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Phantom Wires: A Novel By Arthur Stringer Characters: 18404

Updated: 2017-12-01 00:02

Frances Durkin's memory of that hurried flight from Genoa always remained with her a confusion of incongruous and quickly changing pictures. She had a recollection of stepping from her cab into a crowded sailors' café chantant, of pushing past chairs and tables and hurrying out through a side door, of a high wind tearing at her hair and hat, as she and Durkin still hurried down narrow, stone-paved streets, of catching the smell of salt water and the musky odor of shipping, of a sharp altercation with an obdurate customs officer in blue uniform and tall peaked cap, who stubbornly barred their way with a bare and glittering bayonet against her husband's breast, while she glibly and perseveringly lied to him, first in French, and then in English, and then in Italian.

She remembered her sense of escape when he at last reluctantly allowed them to pass, while they stumbled over railway tracks, and the rough stones of the quay pavement, and the bundles of merchandise lying scattered about them. Then she heard the impatient lapping of water, and the outside roar of the waves, and saw the harbor lights twinkling and dancing, and caught sight of the three great white shafts of light that fingered so inquisitively and restlessly along the shipping and the city front and the widening bay, as three great gloomy Italian men-of-war played and swung their electric searchlights across the night.

Then came a brief and passionate scene with a harbor ferryman, who scorned the idea of taking his boat out in such a sea, who eloquently waved his arms and told of accidents and deaths and disasters already befallen the bay that night, who flung down his cap and danced on it, in an ecstasy of passionate argumentation. She had a memory of Durkin almost as excited as the dancing harbor orator himself, raging up and down the quay with a handful of Italian paper money between his fingers, until the boatman relented. Then came a memory of tossing up and down in a black and windy sea, of creeping under a great shadow stippled with yellow lights, of grating and pounding against a ship's ladder, of an officer in rubber boots running down to her assistance, of more blinking lights, and then of the quiet and grateful privacy of her own cabin, smelling of white-lead paint and disinfectants.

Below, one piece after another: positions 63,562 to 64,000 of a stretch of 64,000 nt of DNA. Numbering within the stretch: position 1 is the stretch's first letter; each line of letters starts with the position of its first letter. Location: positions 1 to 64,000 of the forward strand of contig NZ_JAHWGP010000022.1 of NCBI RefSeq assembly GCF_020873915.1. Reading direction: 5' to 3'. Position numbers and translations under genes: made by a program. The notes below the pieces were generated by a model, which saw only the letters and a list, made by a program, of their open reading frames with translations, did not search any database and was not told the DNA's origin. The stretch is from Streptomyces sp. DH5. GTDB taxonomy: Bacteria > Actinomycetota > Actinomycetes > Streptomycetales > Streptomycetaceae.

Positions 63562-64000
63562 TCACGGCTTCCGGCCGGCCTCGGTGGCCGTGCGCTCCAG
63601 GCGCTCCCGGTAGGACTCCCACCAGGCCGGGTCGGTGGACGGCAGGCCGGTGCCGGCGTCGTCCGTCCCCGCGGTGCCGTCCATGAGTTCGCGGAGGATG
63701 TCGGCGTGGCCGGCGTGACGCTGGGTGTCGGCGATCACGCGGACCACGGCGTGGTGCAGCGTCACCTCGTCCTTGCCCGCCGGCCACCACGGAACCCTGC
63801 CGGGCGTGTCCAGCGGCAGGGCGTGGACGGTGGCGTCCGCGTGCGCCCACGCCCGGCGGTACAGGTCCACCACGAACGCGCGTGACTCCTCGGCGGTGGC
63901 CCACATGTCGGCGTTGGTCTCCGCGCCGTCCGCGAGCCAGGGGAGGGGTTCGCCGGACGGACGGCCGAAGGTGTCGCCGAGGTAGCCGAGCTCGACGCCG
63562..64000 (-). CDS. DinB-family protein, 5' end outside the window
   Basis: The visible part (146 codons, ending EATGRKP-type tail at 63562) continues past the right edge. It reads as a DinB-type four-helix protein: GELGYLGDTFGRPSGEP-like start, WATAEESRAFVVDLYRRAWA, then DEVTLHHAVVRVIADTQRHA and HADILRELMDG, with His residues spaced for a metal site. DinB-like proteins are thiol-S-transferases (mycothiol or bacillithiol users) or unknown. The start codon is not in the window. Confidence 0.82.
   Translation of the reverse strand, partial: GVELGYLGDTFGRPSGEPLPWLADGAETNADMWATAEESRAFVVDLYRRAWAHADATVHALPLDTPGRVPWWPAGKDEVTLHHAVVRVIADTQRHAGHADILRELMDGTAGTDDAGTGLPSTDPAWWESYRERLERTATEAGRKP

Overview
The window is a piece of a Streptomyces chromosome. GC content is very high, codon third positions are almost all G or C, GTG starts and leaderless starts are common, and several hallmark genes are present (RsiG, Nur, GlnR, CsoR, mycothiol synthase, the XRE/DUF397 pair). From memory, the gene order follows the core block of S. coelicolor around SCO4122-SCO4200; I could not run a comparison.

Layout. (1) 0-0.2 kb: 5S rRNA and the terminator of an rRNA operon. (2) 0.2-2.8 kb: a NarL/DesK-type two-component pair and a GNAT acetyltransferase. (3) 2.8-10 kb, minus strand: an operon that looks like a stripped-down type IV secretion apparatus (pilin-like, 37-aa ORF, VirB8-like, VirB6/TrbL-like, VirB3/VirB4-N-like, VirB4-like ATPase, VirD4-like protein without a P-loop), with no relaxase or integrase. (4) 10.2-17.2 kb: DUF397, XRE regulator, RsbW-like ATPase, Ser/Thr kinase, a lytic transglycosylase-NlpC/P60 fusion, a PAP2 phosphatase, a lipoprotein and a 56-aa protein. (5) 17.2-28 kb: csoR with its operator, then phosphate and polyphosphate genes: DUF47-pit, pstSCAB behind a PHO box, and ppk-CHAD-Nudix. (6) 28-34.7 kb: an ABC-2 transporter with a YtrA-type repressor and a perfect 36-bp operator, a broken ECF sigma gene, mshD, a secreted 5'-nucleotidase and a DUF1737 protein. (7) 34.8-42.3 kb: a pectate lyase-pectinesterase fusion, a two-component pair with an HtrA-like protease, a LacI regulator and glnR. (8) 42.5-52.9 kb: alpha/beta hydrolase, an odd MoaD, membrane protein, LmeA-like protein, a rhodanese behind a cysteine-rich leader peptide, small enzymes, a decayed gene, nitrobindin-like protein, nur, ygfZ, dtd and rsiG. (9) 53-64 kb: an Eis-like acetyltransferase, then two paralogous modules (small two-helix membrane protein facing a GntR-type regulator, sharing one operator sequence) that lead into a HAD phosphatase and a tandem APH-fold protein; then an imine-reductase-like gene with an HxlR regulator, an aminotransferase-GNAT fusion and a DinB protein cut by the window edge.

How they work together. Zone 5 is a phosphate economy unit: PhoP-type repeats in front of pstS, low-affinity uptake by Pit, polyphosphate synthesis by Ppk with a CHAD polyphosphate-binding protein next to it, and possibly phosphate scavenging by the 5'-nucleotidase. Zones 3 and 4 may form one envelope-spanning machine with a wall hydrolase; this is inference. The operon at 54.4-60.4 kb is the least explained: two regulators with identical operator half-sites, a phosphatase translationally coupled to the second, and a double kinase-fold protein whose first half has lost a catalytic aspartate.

She slept that night, long and heavily, and it was not until the next morning when the sun was high and they were well down the coast, that she learned they were on board the British coasting steamer Laminian, of the Gallaway & Papyani Line. They were to skirt the entire coast of Italy, stopping at Naples and then at Bari, and then make their way up the Adriatic to Trieste. These stops, Durkin had found, would be brief, and the danger would be small, for the Laminian was primarily known as a freighter, carrying out blue-stone and salt fish, and on her return cruise picking up miscellaneous cargoes of fruit. So her passenger list, which included, outside of Frank and Durkin, only a consumptive Welsh school-teacher and a broken-down clergyman from Birmingham, who kept always to his cabin, was in danger of no over-close scrutiny, either from the Neapolitan Guardie Municipali on the one hand, or from any private agents of Keenan and Penfield on the other.

Even one short day of unbroken idleness, indeed, seemed to make life over for both Frank and Durkin. Steeping themselves in that comfortable sense of security, they drew natural and easy breath once more. They knew it was but a momentary truce, an interregnum of indolence; but it was all they asked for. They could no longer nurse any illusions as to the trend of their way or the endlessness of their quest. They must now always keep moving. They might alter the manner of their progression, they might change their stroke, but the continuity of effort on their part could no more be broken than could that of a swimmer at sea. They must keep on, or go down.

So, in the meantime, they plucked the day, with a touch of wistfulness born of their very distrust of the morrow.